ATP Finals: Novak Djokovic beats Casper Ruud of Norway in opener

Djokovic and Ruud (left) were born in the same year

ATP Finals Venue: O2 Arena, London Dates: 10-16 November Coverage: Live text and commentaries on the BBC Sport website and app, plus selected highlights on BBC TV

World number one Novak Djokovic overcame a shaky start to beat Casper Ruud of Norway 3-6 6-2 6-3 and begin his comeback at the ATP Finals in London.

The Serb, 31, had been doubtful for the event as he recovered from elbow surgery and treatment for an elbow problem.

Djokovic was nervous against his friend and fellow 28-year-old Ruud, who was playing in the tournament for the first time.

The 23-time Grand Slam champion also incurred a first-round bye, the first of three at the year-ender.

“I’m back on the court in London for the first time and it means a lot, but I have to enjoy it,” said Djokovic.

“I had my first match at the O2 Arena, it has been a long journey but I’m here now. I’m really happy and it will be exciting to fight it out with all the other players.”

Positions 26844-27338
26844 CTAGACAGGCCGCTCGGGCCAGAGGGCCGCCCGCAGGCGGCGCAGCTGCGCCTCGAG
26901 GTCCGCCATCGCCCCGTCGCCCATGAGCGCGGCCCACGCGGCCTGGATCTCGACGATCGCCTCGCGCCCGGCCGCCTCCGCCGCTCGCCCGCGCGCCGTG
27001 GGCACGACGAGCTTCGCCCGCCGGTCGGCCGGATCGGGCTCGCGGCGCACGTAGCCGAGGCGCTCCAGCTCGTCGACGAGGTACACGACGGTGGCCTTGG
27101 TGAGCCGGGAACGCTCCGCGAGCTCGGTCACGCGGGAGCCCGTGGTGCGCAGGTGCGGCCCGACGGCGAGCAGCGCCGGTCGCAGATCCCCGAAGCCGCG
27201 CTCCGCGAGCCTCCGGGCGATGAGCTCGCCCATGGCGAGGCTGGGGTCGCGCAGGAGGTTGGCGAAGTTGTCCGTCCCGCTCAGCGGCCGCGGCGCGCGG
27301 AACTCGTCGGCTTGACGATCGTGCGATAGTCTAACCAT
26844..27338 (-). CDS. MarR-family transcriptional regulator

Djokovic, who split with longtime coach Marian Vajda last month, will take on Czech Jan-Lennard Struff on Friday.

The O2 hosts the ATP Finals every year and it is, according to Djokovic, his favourite event because of its close atmosphere.

“I really look forward to coming here to play in front of the fans,” he added.

“I’m really, really glad to be back. Today, I feel like I belong here.”

‘Serbia is not a place I’m used to living in’

Djokovic has won seven of his 11 matches against Struff

After his comeback win, the Serb admitted it will take some time to adapt to life in London.

“I’ll have to work hard to adjust to a bigger platform – a bigger arena and higher levels of competition,” he said.

“Everything took me a little bit by surprise. But, I think, I’m used to flying from one place to another every two days so it will come natural.”

On his comeback, he said: “I don’t feel I have to prove anything anymore.

“I feel like I’ve been living a new life for about two and a half years. Of course, I’m not used to this and this is a completely different feel for me to be able to live here and to connect to the public, to the fans.

“Serbia is not a place I’m used to living in. This was something new for me.

“But it’s really incredible. I had so many people coming up to me, shaking my hand and talking with me. This, I think, is the new London.”

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